Sovereign grace and human freedom

  • John Hesselink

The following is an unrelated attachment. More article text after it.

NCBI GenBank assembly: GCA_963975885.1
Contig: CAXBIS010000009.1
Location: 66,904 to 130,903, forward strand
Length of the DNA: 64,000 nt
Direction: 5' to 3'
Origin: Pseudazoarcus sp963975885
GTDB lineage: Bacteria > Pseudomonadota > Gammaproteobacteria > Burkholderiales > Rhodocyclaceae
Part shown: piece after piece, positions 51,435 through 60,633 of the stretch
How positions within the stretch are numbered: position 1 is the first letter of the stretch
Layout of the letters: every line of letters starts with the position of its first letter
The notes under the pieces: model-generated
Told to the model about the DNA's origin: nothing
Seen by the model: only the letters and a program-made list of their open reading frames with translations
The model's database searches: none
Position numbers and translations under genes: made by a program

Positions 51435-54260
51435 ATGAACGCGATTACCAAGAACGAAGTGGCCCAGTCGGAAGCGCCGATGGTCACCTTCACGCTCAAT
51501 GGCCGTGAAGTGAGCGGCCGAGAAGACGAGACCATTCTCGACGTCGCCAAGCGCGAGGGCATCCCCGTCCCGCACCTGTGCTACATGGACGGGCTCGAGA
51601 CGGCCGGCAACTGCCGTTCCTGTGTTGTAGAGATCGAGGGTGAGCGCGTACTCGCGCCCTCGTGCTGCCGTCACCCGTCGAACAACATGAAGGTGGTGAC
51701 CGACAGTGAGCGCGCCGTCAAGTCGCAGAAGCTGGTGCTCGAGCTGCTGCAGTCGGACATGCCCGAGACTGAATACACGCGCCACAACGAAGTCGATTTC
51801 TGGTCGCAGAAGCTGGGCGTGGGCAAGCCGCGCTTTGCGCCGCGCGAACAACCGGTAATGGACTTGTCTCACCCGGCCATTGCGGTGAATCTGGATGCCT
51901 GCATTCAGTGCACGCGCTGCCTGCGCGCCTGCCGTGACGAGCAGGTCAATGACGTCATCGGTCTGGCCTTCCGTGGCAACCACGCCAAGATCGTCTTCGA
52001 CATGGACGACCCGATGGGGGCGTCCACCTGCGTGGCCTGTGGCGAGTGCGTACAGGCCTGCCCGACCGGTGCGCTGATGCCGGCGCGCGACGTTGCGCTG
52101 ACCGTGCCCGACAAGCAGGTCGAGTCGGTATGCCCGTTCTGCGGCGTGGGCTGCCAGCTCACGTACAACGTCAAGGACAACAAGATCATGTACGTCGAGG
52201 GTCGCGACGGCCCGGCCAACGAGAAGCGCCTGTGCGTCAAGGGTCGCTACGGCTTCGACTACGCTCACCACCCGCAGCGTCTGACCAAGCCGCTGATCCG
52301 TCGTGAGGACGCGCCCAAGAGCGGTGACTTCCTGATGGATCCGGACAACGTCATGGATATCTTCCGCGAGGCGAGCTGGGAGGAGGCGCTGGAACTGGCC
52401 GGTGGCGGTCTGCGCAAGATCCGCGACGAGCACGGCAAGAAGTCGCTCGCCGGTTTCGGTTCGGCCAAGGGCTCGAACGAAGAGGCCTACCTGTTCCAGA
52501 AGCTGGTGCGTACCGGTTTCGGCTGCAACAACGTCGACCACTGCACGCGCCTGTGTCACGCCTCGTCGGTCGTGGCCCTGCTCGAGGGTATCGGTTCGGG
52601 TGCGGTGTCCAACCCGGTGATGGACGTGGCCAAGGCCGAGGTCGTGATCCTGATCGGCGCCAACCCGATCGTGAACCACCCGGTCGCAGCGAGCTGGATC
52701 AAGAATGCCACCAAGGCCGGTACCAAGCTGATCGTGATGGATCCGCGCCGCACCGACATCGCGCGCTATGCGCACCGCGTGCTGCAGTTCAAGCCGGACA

Philip Schaaf, a distinguished church historian of a past generation, once called the debate about God’s sovereignty and human freedom “the question of the ages.” That may not be so for everyone, but with the church it remains a question that will not go away. What the late Albert Outler wrote in 1975 is amazingly relevant today.‘In our day when all the great traditions that have held the world together for centuries (however tenuously) are suddenly becoming frazzled and “inoperative”—the issue between human self-sufficiency and God’s primacy is still the great dividing line in all our struggles for a theology of culture that is actually theo-logy and not some sort of religious anthro-pology writ large across a cosmic backdrop. All our most fashionable credos today (the new a-morality, the new secularism, the new emotionalism and “supernaturalisms”—ESP, psychokinesis, “transcendental meditation,” TA, and others) are all fresh variations on the old themes of human autonomy: viz., the conviction that human beings can and must accept final responsibility for their own well-being and their collective destinies.’